Nor do we view the distinction between a sale by conveyance of the property and a sale of limited partnership interests in the partnership as formal or artificial in this case. The jury could *66 have found, as the plaintiffs argue, that Carabetta was indifferent whether he received the $3,000,000 profit from a sale or a syndication of the project. But it does not follow that such indifference existed with respect to the limitation against syndication by the plaintiffs, nor is a finding of indifference toward that limitation warranted by the evidence. This is not a situation in which the seller's version of a critical term of the brokerage agreement was contradicted by the broker's testimony. Contrast Johnstone v. Cochrane, 231 Mass. 472, 476 (1919) (where the sale of corporate property to purchaser who was produced by the plaintiff was for $250,000, of which $160,000 was paid in cash and $90,000 in preferred stock of a new corporation, and the defendant seller contended that the plaintiff broker was authorized to produce a buyer for $250,000 cash, broker's testimony did not show his authority was so limited, and part of his testimony negatived that contention). Nor is the case before us one in which the prospective customer was produced by the broker in conformity with the brokerage agreement, and ultimately the transaction, while different in form, conformed in substance to the terms of the agreement. Contrast Morad v. Haddad, 329 Mass. 730, 735 (1953) ("transfer of stock by [the seller] effected the sale of the corporate property for which [the broker] had been employed to find a customer.... The sale of all the stock of the corporation was in legal effect a sale of all of its assets, and the mere fact that the parties found it more convenient to transfer all of the stock rather than to make a conveyance of its assets does not change the substance of the transaction"). In the case before us the right to pursue a syndication was reserved at the outset by the owner to himself, and was withheld from the plaintiffs. The syndication which eventuated was not contemplated by the original brokerage agreement. Hence, in considering the plaintiffs' express contract claim, the jury could not properly have found otherwise. Holton v. Shepard, supra. See also Creed v. Apog, 6 Mass. App. Ct. 365, 374 (1978), modified on other grounds, 377 Mass. 522 (1979).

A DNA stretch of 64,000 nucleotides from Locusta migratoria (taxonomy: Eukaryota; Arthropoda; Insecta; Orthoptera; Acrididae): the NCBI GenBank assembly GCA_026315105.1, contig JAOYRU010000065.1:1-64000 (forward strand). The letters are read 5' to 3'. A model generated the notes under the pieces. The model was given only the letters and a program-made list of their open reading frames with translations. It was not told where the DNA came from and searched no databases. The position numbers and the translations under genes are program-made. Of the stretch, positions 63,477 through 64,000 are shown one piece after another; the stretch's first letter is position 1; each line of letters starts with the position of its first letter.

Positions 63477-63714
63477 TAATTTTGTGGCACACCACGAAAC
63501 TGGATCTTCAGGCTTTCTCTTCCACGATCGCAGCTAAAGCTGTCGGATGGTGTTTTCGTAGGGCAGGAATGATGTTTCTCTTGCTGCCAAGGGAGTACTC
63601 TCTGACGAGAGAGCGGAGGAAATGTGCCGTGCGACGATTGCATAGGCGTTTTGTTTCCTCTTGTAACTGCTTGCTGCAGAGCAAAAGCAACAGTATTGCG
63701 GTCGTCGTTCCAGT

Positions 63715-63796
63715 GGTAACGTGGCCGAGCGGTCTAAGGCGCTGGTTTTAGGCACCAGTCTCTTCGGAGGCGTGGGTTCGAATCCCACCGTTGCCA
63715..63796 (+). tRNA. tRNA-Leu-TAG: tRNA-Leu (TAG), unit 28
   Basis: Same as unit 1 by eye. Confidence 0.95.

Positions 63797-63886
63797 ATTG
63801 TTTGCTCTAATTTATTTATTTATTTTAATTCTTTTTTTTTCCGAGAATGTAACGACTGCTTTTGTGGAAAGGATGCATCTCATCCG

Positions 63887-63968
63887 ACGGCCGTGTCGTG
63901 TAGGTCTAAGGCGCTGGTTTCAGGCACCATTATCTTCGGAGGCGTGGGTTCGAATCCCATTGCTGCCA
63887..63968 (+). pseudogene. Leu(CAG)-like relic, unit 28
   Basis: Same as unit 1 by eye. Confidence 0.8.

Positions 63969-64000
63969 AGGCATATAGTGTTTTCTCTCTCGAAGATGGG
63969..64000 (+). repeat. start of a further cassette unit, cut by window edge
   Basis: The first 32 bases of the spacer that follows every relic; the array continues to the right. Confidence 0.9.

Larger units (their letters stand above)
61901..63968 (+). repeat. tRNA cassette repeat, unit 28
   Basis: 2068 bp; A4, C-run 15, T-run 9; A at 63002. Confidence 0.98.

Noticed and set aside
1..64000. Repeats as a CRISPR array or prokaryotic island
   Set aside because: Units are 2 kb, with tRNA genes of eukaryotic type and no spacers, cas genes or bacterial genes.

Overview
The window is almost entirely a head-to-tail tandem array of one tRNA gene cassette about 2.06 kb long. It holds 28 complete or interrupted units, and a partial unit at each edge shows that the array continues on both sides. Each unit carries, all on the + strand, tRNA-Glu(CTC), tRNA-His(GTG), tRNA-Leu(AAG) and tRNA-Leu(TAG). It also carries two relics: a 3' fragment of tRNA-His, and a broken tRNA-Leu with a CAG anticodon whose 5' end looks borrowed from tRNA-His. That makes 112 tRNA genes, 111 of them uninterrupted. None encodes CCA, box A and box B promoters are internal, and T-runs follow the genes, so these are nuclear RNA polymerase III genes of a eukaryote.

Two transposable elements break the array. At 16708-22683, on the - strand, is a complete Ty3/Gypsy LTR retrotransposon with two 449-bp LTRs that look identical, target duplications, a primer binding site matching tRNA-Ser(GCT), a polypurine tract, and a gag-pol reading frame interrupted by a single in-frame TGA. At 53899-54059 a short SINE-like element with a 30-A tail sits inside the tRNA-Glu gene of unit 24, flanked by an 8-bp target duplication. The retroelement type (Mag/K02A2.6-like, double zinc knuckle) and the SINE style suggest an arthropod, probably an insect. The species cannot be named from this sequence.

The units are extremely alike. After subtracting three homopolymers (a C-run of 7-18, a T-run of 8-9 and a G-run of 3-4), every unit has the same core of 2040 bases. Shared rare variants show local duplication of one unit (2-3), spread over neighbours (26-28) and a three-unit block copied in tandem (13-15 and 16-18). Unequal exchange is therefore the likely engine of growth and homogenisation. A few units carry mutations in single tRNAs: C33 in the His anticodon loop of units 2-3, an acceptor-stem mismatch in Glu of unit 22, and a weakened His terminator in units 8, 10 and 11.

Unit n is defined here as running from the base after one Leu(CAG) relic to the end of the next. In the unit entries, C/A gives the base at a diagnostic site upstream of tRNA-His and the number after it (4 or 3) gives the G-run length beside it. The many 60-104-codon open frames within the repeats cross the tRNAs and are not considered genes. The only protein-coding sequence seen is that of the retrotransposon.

2. Waiver. In the absence of evidence that Carabetta waived the original contract limitation, the plaintiffs could not have *67 been found to be the efficient cause of the ultimate transaction, and could not have been found to have earned a commission unless the jury could find that the defendants dealt in bad faith. See Kacavas v. Diamond, 303 Mass. 88, 92-93 (1939); Creed v. Apog, supra 371-374; Restatement (Second) of Agency §§ 448, 454 (1958).
On the evidence most favorable to the plaintiffs, the jury could have found that as early as the evening of January 27, in the same conversation in which she rebuked Katz for having mentioned syndication to Fiondella earlier in the day, Bonin did not discourage him from considering the property in terms of syndication. This conversation was followed by eight or ten more conversations, the last one taking place on May 23. Even if the jury were to infer that the substance of the discussions was the prospect of Katz syndicating the property, the conduct of Bonin and Katz was not evidence that the restriction on Star's authority had been relaxed by the defendants. Such evidence could have come, in this case, either by Carabetta's express directions to Bonin at their meeting on April 16 at the construction site, or by the conduct of the defendants in entertaining nonbuyer prospects produced by Star.
Bonin's testimony of the April 16 meeting does not make out a waiver. She knew during that month that other syndicators were on the construction site, and when Carabetta told her the project might be close to a syndication, she assumed, and Carabetta agreed, that Star could "still work on it" as long as Carabetta did not have a final deal. She testified that at that meeting she was authorized to continue working on the project *68 for someone that seemed to be a possible buyer. Bonin's letters to Fiondella and to Carabetta, promising to comply with Carabetta's "guidelines" and referring to a prospect for a cash sale who was not interested in syndication, as "what we've been seeking," were within two weeks of the April 16 meeting. This evidence did not show that any modification of the original listing agreement was either sought or granted at the April meeting.